It’s never too early to start taking the first steps toward literacy! Early exposure to language through reading, talking and singing has such a profound influence on children’s learning through life that the American Academy of Pediatrics now requires pediatricians to “prescribe” reading from birth.

So what types of books are best for babies? Here’s our research-based roundup:

Board Books

  • You’ve probably noticed that many books for babies come in this format. Why? Babies are still developing control of their fingers, and the stiff pages are easier to manipulate than paper pages. These sturdy books also withstand mouthing from babies and toddlers, which is a primary way they explore the world. (They do this because the nerve endings in their mouths are more sensitive than those in their fingers at this age!)

High Contrast Books

  • Babies’ developing brains are tasked with processing a lot of information! Research shows that focusing on simple, high-contrast images allows babies’ brains to rest and helps prevent overstimulation. Babies prefer to look at black and white images, bold colors, and photographs of faces.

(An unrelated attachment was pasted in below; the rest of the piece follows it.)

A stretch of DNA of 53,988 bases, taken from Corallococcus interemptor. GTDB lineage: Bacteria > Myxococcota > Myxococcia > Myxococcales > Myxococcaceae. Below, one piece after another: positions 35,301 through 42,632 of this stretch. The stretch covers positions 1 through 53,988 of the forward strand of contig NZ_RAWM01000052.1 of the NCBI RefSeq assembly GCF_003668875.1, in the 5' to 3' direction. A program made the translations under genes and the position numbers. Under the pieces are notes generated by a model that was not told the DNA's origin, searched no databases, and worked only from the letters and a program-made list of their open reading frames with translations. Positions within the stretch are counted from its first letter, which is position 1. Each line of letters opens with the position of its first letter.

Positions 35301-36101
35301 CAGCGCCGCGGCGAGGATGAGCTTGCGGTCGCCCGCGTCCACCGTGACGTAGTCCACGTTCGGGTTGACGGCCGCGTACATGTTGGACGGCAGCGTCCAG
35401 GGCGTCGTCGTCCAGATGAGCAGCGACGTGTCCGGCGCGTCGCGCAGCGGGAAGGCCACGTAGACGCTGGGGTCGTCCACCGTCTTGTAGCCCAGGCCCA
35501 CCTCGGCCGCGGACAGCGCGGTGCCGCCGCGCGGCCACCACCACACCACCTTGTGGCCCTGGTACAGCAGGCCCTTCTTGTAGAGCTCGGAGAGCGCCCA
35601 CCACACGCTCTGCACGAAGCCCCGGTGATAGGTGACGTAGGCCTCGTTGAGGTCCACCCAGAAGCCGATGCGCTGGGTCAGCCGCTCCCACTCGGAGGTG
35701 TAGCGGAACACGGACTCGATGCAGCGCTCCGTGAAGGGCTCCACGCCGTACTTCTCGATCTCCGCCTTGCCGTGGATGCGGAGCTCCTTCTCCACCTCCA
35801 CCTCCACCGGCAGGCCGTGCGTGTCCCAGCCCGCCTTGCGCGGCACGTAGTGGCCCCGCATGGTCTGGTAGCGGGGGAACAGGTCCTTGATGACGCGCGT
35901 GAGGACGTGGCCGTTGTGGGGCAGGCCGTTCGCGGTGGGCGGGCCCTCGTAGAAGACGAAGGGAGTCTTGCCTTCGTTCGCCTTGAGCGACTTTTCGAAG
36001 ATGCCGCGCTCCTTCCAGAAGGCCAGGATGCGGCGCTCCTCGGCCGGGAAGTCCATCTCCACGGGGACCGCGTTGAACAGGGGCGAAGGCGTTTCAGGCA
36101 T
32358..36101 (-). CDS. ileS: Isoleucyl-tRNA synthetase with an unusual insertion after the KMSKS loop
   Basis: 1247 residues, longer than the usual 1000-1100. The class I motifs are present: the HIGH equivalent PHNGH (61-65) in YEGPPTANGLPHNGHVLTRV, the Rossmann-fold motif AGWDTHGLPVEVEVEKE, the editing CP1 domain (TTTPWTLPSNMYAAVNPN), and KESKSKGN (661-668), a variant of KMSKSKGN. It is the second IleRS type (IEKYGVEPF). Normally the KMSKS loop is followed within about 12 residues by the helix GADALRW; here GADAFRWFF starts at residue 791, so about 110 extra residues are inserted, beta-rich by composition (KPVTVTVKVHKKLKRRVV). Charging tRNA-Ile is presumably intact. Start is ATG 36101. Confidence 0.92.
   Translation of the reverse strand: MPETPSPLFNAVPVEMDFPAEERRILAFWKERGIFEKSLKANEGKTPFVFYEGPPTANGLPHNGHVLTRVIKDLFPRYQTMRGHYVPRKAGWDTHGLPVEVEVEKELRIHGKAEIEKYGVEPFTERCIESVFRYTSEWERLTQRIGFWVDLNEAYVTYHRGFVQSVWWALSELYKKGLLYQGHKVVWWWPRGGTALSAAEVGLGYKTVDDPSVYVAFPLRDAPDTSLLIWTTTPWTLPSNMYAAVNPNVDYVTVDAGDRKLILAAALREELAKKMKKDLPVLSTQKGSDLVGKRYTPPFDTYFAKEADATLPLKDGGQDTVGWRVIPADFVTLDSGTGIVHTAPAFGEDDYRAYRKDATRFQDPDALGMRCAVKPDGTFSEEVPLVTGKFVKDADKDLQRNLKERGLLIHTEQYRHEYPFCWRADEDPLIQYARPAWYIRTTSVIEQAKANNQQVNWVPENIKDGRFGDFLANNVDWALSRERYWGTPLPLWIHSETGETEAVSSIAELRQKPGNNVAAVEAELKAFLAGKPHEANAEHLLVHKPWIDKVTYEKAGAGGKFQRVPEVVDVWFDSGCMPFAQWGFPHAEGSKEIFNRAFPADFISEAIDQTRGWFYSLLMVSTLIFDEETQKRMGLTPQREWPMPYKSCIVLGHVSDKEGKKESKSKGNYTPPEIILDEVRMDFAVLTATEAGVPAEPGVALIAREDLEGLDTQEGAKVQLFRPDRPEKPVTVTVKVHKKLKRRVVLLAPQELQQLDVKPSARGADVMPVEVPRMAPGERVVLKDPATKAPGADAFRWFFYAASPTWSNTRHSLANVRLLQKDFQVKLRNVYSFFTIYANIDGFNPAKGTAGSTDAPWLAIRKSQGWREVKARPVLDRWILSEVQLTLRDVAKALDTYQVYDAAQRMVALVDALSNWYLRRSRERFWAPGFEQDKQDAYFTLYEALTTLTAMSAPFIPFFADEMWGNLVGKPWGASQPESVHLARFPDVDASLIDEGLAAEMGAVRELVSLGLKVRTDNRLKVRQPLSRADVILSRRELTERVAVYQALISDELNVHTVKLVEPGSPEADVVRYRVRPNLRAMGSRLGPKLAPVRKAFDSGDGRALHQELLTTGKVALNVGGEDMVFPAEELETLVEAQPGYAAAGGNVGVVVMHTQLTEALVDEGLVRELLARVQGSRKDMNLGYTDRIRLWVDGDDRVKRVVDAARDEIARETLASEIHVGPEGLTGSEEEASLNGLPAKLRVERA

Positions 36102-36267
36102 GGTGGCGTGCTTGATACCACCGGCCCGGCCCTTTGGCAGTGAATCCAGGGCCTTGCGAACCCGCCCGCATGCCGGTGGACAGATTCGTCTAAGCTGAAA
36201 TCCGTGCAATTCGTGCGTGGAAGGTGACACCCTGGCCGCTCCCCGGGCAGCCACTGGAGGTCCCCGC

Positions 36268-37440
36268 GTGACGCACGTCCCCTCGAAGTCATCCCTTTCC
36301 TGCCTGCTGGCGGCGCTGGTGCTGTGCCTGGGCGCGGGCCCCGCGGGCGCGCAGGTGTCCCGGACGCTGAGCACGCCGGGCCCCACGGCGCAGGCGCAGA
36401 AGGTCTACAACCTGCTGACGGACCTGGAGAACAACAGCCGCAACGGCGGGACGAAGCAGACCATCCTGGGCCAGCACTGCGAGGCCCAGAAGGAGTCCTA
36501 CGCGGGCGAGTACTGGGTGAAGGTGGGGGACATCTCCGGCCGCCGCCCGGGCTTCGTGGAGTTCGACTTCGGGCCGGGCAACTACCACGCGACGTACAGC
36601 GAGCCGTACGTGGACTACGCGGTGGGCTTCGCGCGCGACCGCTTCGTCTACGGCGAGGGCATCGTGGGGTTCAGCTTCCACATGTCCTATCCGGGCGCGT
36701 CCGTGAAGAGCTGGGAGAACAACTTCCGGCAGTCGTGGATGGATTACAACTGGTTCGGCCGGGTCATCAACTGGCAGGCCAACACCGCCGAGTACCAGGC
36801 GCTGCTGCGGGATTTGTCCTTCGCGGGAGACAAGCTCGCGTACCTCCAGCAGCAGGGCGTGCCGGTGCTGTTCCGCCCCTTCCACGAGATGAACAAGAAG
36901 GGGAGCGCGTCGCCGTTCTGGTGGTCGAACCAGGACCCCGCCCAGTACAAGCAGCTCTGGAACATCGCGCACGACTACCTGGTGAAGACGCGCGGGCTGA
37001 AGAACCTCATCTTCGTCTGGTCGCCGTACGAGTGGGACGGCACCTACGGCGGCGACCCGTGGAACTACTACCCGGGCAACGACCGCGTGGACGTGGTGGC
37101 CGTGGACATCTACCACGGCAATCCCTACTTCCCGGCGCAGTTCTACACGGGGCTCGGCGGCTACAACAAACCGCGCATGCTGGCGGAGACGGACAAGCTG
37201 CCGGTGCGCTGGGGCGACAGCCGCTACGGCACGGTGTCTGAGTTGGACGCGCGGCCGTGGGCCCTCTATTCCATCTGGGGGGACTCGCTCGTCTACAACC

Books for Active Reading

  • Almost any book can be made interactive, but certain books build it right in to their structure! Look for books that encourage toddlers to seek, count, name objects, answer questions, and make predictions. All of these activities build attention span and critical thinking skills, which are important foundational abilities for later academic learning.

Books with Repeating Text

  • Ever notice that baby books can be kind of….repetitive? This is intentional! Books with predictable, repeating text (often rhyming text) expose babies to the patterns of language and them to anticipate what is coming next. In addition to building vocabulary and memory skills, these books involve children as they grow by empowering them to join you in “reading” the repeated words.


  • Listening to you singing rhyming and repeated text helps build your baby’s early language skills. Plus, many of these songs encourage movement and gross motor practice.

Research also shows that keeping a wide variety of books within children’s reach encourages a love for books and reading. Let them choose what you read from the earliest age, and – most of all – enjoy the time together!

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